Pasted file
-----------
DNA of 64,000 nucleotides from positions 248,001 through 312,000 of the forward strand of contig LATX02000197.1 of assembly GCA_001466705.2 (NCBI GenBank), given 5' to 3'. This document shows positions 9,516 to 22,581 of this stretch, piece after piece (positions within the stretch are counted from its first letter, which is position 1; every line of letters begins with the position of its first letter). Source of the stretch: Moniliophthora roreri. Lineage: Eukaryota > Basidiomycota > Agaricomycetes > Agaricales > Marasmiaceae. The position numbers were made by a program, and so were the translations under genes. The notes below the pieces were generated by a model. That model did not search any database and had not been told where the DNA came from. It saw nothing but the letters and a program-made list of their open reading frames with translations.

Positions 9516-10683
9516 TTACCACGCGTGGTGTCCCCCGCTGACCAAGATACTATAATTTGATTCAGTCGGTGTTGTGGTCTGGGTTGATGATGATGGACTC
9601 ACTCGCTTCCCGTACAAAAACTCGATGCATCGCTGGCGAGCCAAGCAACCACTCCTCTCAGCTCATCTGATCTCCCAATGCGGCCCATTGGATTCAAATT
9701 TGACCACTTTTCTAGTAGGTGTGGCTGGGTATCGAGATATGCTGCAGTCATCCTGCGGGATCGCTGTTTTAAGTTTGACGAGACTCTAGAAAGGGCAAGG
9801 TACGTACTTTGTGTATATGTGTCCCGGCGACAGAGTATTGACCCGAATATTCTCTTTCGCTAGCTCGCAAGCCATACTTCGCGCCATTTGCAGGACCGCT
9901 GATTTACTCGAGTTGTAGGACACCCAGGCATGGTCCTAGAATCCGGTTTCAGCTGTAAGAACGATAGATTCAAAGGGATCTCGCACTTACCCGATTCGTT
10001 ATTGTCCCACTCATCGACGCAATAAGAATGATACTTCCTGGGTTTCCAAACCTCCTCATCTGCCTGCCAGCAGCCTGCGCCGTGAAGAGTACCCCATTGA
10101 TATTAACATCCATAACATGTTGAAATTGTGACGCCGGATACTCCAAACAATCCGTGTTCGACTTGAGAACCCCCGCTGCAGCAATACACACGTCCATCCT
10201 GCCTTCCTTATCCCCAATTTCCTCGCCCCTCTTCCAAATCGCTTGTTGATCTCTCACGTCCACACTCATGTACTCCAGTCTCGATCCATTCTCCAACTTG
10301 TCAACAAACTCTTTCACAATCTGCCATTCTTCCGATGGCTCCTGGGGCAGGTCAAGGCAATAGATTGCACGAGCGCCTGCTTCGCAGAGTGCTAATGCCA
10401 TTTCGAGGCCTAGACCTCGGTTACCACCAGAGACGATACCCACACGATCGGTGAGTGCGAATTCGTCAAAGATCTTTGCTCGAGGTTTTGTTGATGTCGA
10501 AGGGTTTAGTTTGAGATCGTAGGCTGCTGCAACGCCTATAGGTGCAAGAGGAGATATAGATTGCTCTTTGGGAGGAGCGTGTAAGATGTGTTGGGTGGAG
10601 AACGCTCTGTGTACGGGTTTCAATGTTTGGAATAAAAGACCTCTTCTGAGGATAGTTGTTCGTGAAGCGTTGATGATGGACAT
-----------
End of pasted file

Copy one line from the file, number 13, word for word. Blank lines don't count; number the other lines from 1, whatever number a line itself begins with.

10501 AGGGTTTAGTTTGAGATCGTAGGCTGCTGCAACGCCTATAGGTGCAAGAGGAGATATAGATTGCTCTTTGGGAGGAGCGTGTAAGATGTGTTGGGTGGAG